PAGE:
I threaded the film's picture and sound reels into the flatbed. I only needed to make a few last-minute additions to the score. The flatbed and the audio multi-tracker were rigged to a DAT recorder so I could sync the score to the film. It's a cheap way to do the job, but we had overrun the budget too far to hire a professional sound studio.
All the music was in a second DAT wired to the multi-tracker. I cued the song for Scene 24, a cheesy hard rock tune. I made a cursory effort to sync it to the scene and started recording. Distorted chords whined while bad actors shot blanks at each other. The most interesting aspect of the scene was the weaponry. Syl was an avid gun collector. His movies often featured choice pieces from his private arsenal.

I played back the scene with the music synced. Something didn't sound right. I played it again. The recorder had picked up a glitch at sixty hertz. It was just a split-second thump, but it was noticeable. It was also a common problem in Syl's studio, a symptom of a bad ground. Pound on the wall while a track is recording, the tape catches noise. Kick the floor, tap a fingernail against the multi-tracker, someone on the third floor blows his nose – same thing. It was the reason I monitored the sound through headphones instead of the studio's speakers, a tacky solution that obviously wasn't failsafe.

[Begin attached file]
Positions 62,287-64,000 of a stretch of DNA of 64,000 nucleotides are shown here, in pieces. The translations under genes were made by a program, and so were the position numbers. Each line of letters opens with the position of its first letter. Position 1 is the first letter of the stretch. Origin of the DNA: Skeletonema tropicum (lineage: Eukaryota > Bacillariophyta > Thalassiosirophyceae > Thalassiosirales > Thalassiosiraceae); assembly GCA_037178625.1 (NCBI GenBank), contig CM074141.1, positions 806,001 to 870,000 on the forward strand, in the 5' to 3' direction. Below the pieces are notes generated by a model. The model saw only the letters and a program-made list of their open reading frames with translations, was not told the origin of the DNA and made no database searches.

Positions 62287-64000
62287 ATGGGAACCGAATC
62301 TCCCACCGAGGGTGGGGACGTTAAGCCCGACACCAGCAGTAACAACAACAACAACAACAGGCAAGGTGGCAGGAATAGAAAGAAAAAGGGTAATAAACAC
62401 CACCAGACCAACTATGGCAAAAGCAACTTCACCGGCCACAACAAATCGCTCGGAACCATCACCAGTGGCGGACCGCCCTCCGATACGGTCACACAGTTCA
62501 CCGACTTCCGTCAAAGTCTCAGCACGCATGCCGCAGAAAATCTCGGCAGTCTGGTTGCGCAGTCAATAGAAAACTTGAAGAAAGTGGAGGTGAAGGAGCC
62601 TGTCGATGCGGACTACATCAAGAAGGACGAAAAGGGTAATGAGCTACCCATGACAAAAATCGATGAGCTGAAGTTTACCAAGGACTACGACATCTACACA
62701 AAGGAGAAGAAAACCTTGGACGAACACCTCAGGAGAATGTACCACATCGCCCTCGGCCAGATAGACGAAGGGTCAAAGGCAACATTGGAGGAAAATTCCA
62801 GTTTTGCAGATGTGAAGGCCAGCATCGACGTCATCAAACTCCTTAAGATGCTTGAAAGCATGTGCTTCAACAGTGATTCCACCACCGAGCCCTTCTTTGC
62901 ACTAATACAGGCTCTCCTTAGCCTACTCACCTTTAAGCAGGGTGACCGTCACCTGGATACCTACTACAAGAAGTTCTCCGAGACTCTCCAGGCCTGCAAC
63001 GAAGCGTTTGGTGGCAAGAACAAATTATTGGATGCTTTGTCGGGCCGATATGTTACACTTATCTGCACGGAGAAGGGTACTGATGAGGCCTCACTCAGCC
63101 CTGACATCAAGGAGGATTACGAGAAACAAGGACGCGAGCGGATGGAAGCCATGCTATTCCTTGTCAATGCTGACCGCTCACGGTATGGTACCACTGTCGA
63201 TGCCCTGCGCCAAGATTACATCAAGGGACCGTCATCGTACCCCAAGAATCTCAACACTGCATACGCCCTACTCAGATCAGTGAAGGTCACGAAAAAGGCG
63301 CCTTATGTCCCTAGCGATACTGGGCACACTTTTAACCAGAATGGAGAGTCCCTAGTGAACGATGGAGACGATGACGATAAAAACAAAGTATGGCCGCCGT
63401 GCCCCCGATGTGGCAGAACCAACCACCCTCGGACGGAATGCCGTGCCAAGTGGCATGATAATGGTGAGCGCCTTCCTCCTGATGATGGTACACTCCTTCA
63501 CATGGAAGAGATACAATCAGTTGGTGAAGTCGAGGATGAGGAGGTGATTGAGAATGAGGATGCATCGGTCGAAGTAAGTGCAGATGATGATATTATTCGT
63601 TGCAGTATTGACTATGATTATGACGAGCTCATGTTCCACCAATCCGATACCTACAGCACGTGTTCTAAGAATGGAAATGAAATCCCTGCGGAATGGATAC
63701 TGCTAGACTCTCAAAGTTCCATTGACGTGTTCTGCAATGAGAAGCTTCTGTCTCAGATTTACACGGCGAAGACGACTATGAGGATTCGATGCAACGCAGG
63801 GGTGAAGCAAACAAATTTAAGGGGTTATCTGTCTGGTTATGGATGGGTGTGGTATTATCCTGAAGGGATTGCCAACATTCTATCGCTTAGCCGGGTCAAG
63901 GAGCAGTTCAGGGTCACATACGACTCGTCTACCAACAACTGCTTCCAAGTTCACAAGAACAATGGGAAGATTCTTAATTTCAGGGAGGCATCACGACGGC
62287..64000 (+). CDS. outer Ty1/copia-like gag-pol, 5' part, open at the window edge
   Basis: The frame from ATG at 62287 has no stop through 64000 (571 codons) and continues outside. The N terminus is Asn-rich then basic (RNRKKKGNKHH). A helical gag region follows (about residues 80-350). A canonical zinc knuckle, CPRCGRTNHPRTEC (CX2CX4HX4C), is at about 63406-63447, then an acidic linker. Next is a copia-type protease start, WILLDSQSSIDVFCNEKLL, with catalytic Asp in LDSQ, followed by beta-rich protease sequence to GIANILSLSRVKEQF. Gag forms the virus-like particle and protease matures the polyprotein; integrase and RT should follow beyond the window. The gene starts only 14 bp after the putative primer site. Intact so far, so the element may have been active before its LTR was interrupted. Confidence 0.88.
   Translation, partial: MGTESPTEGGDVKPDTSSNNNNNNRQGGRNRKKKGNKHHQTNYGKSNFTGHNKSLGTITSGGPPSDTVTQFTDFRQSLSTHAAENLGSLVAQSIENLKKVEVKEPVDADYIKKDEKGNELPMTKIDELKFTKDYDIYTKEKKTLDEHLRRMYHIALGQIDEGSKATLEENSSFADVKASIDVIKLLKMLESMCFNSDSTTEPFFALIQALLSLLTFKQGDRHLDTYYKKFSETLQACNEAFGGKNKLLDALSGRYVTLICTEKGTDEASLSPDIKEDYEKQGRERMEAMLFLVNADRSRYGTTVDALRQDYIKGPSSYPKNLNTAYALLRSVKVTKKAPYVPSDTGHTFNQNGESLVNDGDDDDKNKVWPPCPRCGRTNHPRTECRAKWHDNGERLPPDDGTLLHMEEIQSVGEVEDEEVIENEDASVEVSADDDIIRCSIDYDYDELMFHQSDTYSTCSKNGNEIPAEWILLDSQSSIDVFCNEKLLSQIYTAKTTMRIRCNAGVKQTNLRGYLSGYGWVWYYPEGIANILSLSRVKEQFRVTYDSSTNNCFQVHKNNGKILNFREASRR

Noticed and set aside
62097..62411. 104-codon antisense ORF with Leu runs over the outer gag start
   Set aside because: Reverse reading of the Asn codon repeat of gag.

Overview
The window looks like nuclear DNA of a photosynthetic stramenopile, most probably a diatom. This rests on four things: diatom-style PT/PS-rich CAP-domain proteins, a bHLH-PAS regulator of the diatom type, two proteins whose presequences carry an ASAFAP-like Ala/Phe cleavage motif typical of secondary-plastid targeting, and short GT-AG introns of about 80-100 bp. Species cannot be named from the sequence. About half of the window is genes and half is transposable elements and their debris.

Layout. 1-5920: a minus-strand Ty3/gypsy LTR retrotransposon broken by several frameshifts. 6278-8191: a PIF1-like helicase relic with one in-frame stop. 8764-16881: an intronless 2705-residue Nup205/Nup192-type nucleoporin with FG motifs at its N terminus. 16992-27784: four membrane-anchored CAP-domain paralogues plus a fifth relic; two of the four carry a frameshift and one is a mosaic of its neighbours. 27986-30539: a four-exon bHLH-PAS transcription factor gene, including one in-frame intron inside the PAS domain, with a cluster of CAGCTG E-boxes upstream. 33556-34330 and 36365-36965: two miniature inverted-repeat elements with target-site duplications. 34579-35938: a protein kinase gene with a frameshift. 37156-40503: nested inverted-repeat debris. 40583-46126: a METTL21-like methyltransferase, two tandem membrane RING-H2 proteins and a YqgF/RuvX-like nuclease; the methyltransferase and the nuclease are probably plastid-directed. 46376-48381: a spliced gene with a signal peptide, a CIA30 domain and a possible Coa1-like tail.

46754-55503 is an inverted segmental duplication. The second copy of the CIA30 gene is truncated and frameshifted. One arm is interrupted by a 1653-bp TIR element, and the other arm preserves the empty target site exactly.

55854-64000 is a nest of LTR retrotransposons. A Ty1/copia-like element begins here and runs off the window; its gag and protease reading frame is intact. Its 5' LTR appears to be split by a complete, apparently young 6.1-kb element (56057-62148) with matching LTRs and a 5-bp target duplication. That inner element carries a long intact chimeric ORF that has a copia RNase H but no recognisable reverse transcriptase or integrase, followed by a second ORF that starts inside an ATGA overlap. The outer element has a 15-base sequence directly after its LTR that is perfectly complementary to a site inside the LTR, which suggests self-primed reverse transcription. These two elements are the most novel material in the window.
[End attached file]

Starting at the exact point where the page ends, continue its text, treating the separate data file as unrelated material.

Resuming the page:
Syl didn't think the problem warranted the hassle of rewiring the studio. I could see his point. These movies didn't play in big theatres with THX. Who would notice the glitch? Does anyone pay that much attention to a Golden Age film?

I listened to the thump a few more times. I decided fixing it was more trouble than it was worth and moved on.

Next was a shower scene. I laced it with some generic jazz and played it back, praying there wouldn't be any more noise because it would be far more noticeable against the softer music. It was clean.

On to Scene 30, a foot chase through a shopping mall. The guitar started to grate on my nerves. I took off the headphones and went to reception, leaving the tape to run on its own.

I was pouring another cup of coffee when I heard two gunshots. After working on Urban Heat, it took me a moment to realize that they weren't canned effects. I stared at the door to Syl's office.

The lock clicked and the door opened. Syl gaped at me with a revolver in his hand.

"Jack," he said, "could you come in here a moment?"

I walked into his office. Skeeter lay in front of Syl's desk with a nine-millimeter in his hand and an extra hole in his head. Past the door to the Inner Sanctum, Betty Miles lay crumpled in a heap.

I turned to Syl. "What the hell happened?"

"Skeeter pulled a gun," he said. "Shot Betty. If I hadn't shot him, he would have got me, too."